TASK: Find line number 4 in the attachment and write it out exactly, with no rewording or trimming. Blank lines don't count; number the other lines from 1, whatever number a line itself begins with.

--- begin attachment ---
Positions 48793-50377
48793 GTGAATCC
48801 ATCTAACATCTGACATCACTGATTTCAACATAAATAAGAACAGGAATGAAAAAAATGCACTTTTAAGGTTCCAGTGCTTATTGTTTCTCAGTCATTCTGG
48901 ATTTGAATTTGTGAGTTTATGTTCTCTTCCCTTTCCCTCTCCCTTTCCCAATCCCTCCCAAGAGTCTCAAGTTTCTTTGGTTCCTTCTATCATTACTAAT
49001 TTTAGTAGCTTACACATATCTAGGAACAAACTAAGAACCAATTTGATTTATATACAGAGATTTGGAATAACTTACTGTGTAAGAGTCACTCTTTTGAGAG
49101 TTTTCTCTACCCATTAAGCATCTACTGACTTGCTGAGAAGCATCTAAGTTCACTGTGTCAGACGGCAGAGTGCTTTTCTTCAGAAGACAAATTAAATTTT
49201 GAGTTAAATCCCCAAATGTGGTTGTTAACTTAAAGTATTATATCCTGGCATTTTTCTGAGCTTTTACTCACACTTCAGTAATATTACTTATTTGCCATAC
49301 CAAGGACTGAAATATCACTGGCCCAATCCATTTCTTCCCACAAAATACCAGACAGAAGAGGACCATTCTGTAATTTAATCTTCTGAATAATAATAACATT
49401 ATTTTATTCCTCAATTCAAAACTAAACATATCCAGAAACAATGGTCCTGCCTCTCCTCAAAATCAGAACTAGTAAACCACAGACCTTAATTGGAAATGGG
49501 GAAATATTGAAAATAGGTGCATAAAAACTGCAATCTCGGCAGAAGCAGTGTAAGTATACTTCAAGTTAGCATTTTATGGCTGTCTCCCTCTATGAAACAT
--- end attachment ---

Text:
48901 ATTTGAATTTGTGAGTTTATGTTCTCTTCCCTTTCCCTCTCCCTTTCCCAATCCCTCCCAAGAGTCTCAAGTTTCTTTGGTTCCTTCTATCATTACTAAT